Wastewater treatment process uses gravity to cut energy use

Trials at Cranfield University confirm that the hydraulic redesign of the SAF removes the need for regular scouring

A newly patented submerged aerated filtration (SAF) configuration for wastewater treatment, developed by UK-company WPL, can cut energy use by 40 percent and be retrofitted into full-scale sewage works. WPL has undertaken an enhancement of its SAF process, with emphasis on changing the media to ensure a slow circulation in the tank.

“In the UK, the water industry takes up to three percent of total energy used nationally and over 50 percent of that consumption is attributed to wastewater treatment,” Andrew Baird, Technical Director at WPL, told The Source. “Water utilities have been targeted by the Government to significantly reduce power consumption and corresponding greenhouse gas emissions. Improving the energy efficiency of wastewater treatment can significantly cut costs for utilities and industrial processors and has an important environmental benefit.”

By altering the specific gravity, using a higher surface area biomedia and undertaking a hydraulic redesign of the submerged aerated filtration, WPL engineers have ensured that the media now moves slowly, removing the need for scouring. This also enables a reduction in process air as oxygen transfer is improved.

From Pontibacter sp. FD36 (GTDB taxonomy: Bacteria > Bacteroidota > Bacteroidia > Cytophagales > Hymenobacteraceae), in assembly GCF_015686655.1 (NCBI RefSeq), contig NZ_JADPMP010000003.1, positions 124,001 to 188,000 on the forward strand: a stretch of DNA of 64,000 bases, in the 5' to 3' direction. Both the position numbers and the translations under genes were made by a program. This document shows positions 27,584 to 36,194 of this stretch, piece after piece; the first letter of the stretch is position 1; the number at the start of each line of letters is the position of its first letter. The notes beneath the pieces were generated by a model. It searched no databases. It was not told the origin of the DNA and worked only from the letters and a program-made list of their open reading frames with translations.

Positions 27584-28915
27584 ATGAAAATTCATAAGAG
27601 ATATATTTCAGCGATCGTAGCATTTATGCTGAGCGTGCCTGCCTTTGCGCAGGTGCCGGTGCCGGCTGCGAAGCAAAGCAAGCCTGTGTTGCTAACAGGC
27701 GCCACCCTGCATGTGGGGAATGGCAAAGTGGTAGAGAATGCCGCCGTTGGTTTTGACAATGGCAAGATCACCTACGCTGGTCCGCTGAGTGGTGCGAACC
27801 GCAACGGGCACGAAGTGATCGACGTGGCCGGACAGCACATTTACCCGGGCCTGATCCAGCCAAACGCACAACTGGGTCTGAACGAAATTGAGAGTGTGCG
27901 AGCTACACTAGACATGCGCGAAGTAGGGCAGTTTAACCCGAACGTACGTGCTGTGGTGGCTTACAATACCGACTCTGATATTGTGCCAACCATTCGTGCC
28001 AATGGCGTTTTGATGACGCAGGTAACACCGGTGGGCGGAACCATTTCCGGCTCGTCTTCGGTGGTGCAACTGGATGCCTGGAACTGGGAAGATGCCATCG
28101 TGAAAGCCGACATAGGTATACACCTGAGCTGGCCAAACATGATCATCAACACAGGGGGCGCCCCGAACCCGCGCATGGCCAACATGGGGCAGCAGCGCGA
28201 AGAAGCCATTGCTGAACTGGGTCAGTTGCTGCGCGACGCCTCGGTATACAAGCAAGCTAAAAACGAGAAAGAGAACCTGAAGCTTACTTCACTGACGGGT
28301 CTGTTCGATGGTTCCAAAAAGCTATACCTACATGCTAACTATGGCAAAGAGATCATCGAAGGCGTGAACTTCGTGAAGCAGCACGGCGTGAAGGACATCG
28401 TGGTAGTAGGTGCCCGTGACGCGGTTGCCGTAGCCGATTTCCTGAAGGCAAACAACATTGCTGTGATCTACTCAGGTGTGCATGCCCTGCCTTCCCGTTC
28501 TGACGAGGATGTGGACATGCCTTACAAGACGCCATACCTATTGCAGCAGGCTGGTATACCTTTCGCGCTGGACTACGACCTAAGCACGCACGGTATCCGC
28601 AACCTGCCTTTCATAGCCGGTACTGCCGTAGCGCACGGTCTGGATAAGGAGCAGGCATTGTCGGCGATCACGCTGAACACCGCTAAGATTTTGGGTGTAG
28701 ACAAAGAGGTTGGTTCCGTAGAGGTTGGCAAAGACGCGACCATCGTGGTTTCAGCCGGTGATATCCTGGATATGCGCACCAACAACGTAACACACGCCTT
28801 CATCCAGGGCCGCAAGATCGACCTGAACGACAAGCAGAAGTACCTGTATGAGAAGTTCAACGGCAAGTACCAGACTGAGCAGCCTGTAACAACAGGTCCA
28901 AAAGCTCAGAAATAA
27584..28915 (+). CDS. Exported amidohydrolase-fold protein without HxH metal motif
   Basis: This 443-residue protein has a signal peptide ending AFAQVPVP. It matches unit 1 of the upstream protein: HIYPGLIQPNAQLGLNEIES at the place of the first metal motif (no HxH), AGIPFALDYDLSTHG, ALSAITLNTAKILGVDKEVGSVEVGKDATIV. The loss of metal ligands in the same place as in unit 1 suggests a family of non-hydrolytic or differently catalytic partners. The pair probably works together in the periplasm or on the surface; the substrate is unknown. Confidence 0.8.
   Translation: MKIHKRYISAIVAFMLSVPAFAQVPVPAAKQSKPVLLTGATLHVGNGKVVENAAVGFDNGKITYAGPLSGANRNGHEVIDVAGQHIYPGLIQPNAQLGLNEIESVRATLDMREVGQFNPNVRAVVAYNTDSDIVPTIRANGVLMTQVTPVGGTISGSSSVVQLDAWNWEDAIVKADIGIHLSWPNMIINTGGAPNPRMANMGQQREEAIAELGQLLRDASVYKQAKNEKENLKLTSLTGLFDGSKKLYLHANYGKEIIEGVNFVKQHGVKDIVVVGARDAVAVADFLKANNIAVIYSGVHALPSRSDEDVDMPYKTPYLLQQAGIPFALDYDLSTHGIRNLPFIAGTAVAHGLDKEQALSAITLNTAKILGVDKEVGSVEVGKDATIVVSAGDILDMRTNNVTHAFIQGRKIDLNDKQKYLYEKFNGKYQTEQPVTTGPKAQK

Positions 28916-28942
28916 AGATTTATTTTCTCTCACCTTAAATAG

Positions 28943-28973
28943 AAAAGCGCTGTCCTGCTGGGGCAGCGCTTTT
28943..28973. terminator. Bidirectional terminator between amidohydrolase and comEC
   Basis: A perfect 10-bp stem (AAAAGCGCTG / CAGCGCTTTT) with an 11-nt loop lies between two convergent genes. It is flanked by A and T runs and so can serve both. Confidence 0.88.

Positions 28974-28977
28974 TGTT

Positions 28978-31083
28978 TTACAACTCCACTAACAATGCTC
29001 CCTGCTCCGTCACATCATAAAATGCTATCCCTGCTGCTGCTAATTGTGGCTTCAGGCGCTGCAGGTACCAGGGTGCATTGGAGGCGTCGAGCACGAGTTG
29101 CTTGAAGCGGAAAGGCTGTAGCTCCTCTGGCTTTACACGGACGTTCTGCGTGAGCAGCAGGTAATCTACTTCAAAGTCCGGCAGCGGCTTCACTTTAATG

“The key to the new process design is ensuring that the media moves slowly around the tank without the need for energy,” added Baird. “When the media becomes coated with biomass it is naturally heavier so falls to the bottom of the tank where the process air from the diffusers clean off the biomass making the media float. The circulation within the tank prevents sludge build-up both in the tank and on the media. This significantly reduces design parameters and directly reduces energy use,”

This latest research and development initiative is part of a drive to look for ways to improve energy use, which could make it possible for WPL to halve the overall amount of energy used by its plants and bring through-life costs in line with those for rotating biological contactors.

“Over the last three years the company has been looking at the way the media works inside the tank and the way this can be made more efficient,” said Baird. “Implementing this latest research has enabled us to cut the energy taken to run our plants by between 35 and 40 percent, which is a huge benefit for our customers.”